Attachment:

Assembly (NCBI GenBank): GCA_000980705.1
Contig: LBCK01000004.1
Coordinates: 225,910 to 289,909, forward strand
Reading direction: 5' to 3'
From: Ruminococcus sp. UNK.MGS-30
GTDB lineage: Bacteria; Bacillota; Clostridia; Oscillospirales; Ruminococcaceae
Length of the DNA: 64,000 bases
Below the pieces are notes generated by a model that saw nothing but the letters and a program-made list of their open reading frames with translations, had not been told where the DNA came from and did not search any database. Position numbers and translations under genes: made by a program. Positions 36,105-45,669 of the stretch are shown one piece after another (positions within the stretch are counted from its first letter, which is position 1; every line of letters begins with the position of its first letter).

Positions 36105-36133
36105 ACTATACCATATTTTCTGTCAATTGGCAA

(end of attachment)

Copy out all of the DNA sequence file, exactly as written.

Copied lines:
Assembly (NCBI GenBank): GCA_000980705.1
Contig: LBCK01000004.1
Coordinates: 225,910 to 289,909, forward strand
Reading direction: 5' to 3'
From: Ruminococcus sp. UNK.MGS-30
GTDB lineage: Bacteria; Bacillota; Clostridia; Oscillospirales; Ruminococcaceae
Length of the DNA: 64,000 bases
Below the pieces are notes generated by a model that saw nothing but the letters and a program-made list of their open reading frames with translations, had not been told where the DNA came from and did not search any database. Position numbers and translations under genes: made by a program. Positions 36,105-45,669 of the stretch are shown one piece after another (positions within the stretch are counted from its first letter, which is position 1; every line of letters begins with the position of its first letter).

Positions 36105-36133
36105 ACTATACCATATTTTCTGTCAATTGGCAA